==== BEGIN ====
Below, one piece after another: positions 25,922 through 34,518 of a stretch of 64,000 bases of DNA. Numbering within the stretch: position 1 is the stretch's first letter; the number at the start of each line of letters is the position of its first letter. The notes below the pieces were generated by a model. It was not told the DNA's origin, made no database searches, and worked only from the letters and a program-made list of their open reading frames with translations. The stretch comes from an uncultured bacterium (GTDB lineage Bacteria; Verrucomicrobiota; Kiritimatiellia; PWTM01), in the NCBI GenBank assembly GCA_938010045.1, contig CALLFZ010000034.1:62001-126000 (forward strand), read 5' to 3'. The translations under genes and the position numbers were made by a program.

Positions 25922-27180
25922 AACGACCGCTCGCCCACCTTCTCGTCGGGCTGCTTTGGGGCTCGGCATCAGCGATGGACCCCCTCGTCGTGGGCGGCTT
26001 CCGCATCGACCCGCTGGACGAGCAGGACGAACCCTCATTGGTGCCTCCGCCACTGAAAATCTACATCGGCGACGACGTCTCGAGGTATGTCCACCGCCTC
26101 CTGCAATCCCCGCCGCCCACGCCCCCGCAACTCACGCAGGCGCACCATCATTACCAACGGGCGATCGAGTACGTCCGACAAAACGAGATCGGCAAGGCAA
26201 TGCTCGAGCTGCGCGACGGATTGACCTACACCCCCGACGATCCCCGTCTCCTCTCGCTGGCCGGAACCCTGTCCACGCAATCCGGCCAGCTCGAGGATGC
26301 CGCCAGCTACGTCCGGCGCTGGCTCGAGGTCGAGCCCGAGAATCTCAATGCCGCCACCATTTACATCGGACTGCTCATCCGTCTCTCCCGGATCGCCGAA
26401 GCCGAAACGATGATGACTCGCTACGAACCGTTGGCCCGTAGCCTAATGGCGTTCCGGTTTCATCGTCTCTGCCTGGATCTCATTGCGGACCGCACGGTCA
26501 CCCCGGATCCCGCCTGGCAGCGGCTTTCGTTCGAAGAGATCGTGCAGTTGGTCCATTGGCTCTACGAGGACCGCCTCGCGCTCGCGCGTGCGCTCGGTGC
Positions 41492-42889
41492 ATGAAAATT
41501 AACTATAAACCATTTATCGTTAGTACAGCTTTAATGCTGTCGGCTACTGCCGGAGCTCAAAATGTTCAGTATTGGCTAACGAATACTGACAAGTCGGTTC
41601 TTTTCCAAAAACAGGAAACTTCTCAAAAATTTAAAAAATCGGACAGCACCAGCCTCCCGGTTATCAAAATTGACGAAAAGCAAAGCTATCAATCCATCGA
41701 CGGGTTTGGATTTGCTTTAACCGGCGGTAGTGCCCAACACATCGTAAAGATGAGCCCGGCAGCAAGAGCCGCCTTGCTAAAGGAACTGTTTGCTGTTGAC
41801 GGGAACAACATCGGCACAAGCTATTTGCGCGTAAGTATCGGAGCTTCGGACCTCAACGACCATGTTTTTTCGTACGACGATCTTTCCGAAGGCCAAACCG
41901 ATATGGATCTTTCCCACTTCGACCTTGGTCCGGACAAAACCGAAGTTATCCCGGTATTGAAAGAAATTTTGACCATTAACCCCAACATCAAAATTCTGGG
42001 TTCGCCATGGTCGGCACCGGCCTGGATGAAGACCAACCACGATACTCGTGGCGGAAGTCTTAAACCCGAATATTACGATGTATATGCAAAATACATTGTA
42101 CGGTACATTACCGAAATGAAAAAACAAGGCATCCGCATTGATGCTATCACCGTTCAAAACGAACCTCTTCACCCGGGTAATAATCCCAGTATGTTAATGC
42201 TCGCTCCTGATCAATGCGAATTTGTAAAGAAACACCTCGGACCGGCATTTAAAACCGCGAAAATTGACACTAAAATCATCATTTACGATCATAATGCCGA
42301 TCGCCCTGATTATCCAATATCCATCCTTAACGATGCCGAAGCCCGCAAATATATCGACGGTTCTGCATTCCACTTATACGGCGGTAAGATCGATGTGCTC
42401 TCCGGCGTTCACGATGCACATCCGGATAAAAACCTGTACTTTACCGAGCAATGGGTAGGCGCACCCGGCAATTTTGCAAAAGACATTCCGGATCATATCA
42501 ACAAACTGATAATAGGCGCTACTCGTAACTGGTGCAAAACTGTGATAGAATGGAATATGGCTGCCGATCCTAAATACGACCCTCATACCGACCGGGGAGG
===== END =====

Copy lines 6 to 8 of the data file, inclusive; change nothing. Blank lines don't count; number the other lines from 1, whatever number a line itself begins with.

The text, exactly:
26201 TGCTCGAGCTGCGCGACGGATTGACCTACACCCCCGACGATCCCCGTCTCCTCTCGCTGGCCGGAACCCTGTCCACGCAATCCGGCCAGCTCGAGGATGC
26301 CGCCAGCTACGTCCGGCGCTGGCTCGAGGTCGAGCCCGAGAATCTCAATGCCGCCACCATTTACATCGGACTGCTCATCCGTCTCTCCCGGATCGCCGAA
26401 GCCGAAACGATGATGACTCGCTACGAACCGTTGGCCCGTAGCCTAATGGCGTTCCGGTTTCATCGTCTCTGCCTGGATCTCATTGCGGACCGCACGGTCA